Betty says the musicians were “a joy to photograph.” I can tell! There’s so much energy in the photos that I can feel the good vibes.

The spark is even more apparent in the original color photos.

Aren’t the photos spectacular? Betty confessed that she frequently converts concert photographs to monochrome because “working around the choices of the lighting technicians” can be challenging. I see her point, but I love the mysterious aura of the color photos too.

Indie Week’s interview of Fatoumata Diawara outlines her philosophies of music and life. And if you have never heard this soulful singer, please take a listen to Fatou, her debut album.

And then, turn to the rhythmic fusion of soukous (influenced by rumba), rhythm and blues, and reggae found in the music of Staff Benda Bilili.

As Diawara points out, there’s a lot of difficulty in life. There’s also hope, joy, and laughter, which make the tough stuff bearable. I feel all of this in the music of Staff Benda Bilili and Fatoumata Diawara. Don’t you?

Until next time…

An Art Statement: Making a Mess, Restoring Order

As my artist’s statement explains, my work is utterly incomprehensible and is therefore full of deep significance.  –Calvin, Calvin and HobbesBill Watterson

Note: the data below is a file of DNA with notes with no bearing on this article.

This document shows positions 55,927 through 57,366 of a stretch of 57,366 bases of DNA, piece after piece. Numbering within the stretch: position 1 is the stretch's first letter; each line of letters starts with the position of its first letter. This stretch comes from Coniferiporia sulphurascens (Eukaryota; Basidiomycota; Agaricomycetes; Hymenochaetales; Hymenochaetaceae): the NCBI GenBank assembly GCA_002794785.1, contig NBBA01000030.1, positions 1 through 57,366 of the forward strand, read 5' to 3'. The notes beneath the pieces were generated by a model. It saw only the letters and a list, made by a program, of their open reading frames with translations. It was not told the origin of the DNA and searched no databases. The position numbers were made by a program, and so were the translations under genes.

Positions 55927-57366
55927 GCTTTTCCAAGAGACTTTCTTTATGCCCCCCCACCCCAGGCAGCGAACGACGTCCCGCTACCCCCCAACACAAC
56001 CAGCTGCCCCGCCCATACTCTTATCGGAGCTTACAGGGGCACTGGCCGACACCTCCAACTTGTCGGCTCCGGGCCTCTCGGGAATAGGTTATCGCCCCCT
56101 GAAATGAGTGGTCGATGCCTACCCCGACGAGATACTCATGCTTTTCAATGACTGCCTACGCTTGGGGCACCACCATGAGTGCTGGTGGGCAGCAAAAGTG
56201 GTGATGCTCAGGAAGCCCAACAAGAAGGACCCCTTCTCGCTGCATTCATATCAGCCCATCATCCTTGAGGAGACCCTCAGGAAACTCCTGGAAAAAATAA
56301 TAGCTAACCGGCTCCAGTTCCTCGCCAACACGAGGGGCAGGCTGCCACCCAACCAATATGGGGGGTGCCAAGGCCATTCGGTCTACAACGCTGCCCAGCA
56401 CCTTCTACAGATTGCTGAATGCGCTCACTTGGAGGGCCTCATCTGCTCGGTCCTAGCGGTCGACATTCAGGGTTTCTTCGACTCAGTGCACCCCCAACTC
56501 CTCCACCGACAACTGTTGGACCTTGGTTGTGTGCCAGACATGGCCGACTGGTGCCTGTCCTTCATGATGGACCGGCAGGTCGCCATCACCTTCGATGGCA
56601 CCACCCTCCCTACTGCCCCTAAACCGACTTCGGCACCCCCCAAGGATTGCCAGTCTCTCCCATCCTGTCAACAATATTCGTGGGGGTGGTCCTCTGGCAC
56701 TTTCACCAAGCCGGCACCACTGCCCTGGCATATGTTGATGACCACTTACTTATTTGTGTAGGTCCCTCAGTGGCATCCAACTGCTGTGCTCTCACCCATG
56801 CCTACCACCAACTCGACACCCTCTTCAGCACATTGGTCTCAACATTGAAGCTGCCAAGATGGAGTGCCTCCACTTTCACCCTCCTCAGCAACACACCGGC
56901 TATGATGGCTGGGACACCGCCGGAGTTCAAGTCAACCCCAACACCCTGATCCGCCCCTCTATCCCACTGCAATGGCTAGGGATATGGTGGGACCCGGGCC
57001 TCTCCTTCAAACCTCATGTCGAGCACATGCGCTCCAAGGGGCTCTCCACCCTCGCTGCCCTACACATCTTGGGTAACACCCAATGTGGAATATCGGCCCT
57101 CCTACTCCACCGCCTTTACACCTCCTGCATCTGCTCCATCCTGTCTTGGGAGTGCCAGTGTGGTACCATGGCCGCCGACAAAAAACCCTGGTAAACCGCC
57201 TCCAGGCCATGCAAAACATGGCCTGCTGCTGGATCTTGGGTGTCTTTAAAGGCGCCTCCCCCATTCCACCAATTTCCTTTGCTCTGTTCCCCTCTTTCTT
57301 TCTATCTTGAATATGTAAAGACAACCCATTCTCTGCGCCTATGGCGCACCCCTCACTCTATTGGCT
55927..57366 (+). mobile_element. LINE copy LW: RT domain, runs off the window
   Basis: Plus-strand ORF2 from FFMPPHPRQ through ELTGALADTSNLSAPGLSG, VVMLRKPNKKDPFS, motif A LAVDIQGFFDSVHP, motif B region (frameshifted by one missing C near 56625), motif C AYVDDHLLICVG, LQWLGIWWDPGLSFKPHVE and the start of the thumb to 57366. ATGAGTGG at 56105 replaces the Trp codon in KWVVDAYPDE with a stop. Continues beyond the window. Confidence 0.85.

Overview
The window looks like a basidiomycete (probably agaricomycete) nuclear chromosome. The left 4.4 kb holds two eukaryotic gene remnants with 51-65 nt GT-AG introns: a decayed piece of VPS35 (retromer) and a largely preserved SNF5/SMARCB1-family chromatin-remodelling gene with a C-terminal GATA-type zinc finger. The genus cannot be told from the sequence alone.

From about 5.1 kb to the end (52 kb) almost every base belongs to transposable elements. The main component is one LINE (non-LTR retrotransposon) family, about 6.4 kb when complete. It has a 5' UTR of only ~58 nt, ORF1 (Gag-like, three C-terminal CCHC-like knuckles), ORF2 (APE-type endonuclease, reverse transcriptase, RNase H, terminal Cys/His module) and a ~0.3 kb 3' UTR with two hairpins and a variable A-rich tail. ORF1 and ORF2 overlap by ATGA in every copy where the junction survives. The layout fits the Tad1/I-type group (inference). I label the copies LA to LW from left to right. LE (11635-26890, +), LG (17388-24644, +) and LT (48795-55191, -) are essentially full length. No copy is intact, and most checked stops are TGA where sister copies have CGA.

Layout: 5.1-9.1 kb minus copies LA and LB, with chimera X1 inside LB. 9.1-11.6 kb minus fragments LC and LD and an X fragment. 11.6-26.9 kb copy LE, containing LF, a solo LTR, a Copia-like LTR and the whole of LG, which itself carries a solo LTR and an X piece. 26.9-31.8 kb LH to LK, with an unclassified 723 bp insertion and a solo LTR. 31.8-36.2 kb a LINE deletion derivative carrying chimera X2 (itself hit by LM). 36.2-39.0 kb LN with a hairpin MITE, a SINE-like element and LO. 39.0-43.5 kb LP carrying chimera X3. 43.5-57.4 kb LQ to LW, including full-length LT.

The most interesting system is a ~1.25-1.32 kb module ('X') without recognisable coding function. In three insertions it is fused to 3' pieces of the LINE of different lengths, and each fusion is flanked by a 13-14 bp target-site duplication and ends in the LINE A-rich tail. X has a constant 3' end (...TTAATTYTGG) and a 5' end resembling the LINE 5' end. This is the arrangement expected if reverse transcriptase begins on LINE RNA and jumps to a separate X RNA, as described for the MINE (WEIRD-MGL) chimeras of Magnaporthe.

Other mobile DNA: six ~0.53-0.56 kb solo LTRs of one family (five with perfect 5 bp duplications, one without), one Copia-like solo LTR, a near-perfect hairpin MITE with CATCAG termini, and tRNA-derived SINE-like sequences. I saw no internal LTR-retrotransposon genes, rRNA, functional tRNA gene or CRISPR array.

I spent most of today sitting at my window in silence, untangling thoughts, and fighting icky feelings that were trying to take root. I needed to press pause on my ruminations, so–inspired by my many artist pals–I decided to pull out my long-neglected paint and brushes and make a mess.

Three postcard-sized pieces of “art” later, the ickiness kicked rocks. The works have two things in common–purple as a base color and “lack o’ skill.” I’m sharing them with you anyway because creating a masterpiece was not the point. Besides, my two biggest fans–my guys–like them and they encouraged me to post here on the blog.

Art is certainly not my forte, but I like Calvin’s artist statement [above], so I’ll claim it as my own. 🙂 Perhaps, I’ll add words [and/or photos] and send them out into the world.

If you’re feeling a bit out of sorts, pull out your paint or markers and make a mess. It’s amazing how order is restored through the creative chaos. It’s this reality that most likely prompted someone to substitute art for the word “music” in Berthold Auerbach’s quote and attribute it to Pablo Picasso: Music  “[Art] washes from the soul the dust of everyday life.”

Be sure to make a healthy mess this week!